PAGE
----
As important as it is to work hard to earn a living and build a future for ourselves and our families, those efforts are not enough to achieve most of our long-term goals. To properly prepare for the future, we need estate planning too – and yet not even half of us can say that we’ve bothered to make out even a simple Last Will and Testament. Fewer still have any more serious estate planning tools in place to help safeguard our assets and secure a legacy to pass on to our heirs. There are many weapons at our disposal in this effort, including things like revocable trusts. Unfortunately, these not-so-secret weapons in the estate planning arsenal still don’t receive the attention they deserve.
What are Revocable Trusts?
Trusts are legal relationships created when a grantor or trustor transfers ownership of assets to a trust that is held by a trustee for the benefit of another party. A revocable trust is a trust that can be revoked at any time by its creator. This trust is also known as a living trust, because it can be changed while the grantor is still alive and competent. Moreover, when you have a living trust, you can actually benefit from it during your lifetime.
With the revocable trust, you act as the grantor, and create the trust entity. You fund that trust using your own assets, retitling property so that you no longer own it as an individual. From that point on – or unless and until you revoke the trust, those assets belong to the trust, and are managed by a trustee who is named by you. With a revocable trust, you can even name yourself as trustee, with a successor trustee designated to take your place if you die or become incapacitated. Finally, the assets in the trust are held for the benefit of your designated beneficiaries. Again, you can name yourself as beneficiary, with secondary beneficiaries named to receive the assets when you die.
What Goals Can You Achieve with Your Revocable Trust?
Estate planning is not just about deciding who gets what when you die. Instead, it is a strategic effort to achieve a number of critical objectives. Revocable trusts can help you to better manage those efforts. Just consider the following benefits:
Avoiding Probate: For a variety of very sound reasons, many Americans try to avoid having their estates pass through probate. The process is quite time-consuming, and can often take as long as a year or more to be completed. That’s a delay during which the heirs to the estate are denied their inheritance as they wait for other aspects of the process to be completed. Probate is also an expensive proposition, especially for estates that have anything more than minimal value. Those costs effectively reduce the actual wealth available for distribution to heirs.
A revocable trust can avoid those delays, since the transfer and distribution of assets can be accomplished without going through a court-supervised process. That can help to ensure that heirs who were dependent upon the deceased’s income aren’t left without resources during a lengthy estate settlement effort. And because the assets in a trust can grow over time, and there are no expensive court costs at the end of the grantor’s life, the estate remains more intact and heirs can receive the inheritance that the grantor intended.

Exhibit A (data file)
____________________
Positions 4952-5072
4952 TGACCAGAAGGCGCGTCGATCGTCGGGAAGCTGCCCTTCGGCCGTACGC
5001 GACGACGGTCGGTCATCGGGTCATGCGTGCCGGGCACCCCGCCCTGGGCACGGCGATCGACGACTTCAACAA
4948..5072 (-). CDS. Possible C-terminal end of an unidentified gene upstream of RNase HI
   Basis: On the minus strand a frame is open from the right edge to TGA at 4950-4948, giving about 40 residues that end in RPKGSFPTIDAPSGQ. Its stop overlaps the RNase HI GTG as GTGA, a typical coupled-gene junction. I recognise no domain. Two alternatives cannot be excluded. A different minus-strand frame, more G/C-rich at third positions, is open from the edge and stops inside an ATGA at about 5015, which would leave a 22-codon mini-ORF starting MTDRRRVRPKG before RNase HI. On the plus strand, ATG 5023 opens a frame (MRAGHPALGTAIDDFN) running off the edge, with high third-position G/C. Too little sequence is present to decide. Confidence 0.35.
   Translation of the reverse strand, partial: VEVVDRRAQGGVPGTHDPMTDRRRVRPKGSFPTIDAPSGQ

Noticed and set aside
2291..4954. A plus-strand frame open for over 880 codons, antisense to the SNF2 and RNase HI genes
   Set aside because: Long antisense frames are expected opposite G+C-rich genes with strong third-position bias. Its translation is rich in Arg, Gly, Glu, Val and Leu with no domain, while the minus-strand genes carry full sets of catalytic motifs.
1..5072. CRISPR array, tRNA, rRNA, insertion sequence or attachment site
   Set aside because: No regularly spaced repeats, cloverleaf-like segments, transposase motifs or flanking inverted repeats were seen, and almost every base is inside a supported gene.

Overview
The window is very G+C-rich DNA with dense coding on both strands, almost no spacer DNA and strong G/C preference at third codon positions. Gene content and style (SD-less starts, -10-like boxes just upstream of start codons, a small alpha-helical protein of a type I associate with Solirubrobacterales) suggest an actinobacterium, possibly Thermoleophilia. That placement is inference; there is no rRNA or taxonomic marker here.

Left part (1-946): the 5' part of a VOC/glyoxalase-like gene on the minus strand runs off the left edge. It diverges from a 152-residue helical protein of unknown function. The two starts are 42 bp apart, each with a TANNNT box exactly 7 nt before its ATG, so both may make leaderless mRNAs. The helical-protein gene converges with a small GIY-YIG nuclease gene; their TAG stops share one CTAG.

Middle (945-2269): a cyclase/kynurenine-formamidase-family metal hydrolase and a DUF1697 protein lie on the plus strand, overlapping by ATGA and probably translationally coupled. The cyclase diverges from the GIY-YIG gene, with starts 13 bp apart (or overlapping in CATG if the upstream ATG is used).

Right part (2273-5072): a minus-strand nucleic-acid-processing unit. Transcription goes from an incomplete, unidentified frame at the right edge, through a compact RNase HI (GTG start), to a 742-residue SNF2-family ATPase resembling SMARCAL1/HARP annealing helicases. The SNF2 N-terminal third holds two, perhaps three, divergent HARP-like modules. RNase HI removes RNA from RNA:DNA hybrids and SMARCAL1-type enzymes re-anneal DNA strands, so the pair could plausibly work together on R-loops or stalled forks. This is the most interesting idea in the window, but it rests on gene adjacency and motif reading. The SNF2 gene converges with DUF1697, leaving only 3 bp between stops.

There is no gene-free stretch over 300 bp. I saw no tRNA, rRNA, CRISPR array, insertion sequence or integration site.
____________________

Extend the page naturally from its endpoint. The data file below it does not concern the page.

Greater Privacy Protection: Probate is a matter of public record, so the settlement of your estate can be open to certain elements of the public. That can be potentially embarrassing, and can even cause emotional angst for family members involved in the process. With a revocable trust, those concerns are alleviated. The affairs of the trust are not open to the court, since there is no need for a court process to determine the trust’s validity or distribute assets.
Incapacitation Planning: if you’re worried that you may someday suffer an accident or illness that leaves you incapacitated and unable to make decisions, there are two main options available to you. You can create a power of attorney to give a chosen agent-in-fact authority to make financial decisions for you when that time comes. The second option involves your revocable trust. Because you must name a successor trustee to take your place in the event that you are incapacitated, you can rest assured that there will be someone there to handle your financial affairs when you cannot.
Some might argue that a power of attorney can do the same thing, and it can – usually. In some cases, however, different organizations and entities may not want to honor certain versions of the power of attorney. They may require specific power of attorney formats or other tools that you may not have prepared. That can cause delays when important decisions need to be made. The trustee role can help to avoid those delays.
Maintaining Control over Assets: As grantor, you can name yourself the trustee and beneficiary of your own trust. That can provide you with tremendous control over your assets and allow you to continue to benefit from their use and value, even as it offers you additional protections for estate planning and incapacity planning purposes. Those are benefits that are difficult to replicate with other estate plan techniques and tools.
The estate planning and elder law experts at Robert Kulas Attorneys at Law can help you to understand how revocable trusts and other critical estate planning tools and strategies can assist you with your estate planning efforts. We can guide you through the process of protecting your assets and preparing a sound legacy plan, and help secure your estate from many of the things that may threaten it now and in the future. We will work with you to review your current financial plan and goals to ensure that the revocable trust you use help you achieve your most important goals. If you’d like to learn more about revocable trusts or the important benefits that they can provide for your planning needs, contact us at our website or call us today at (772) 398-0720.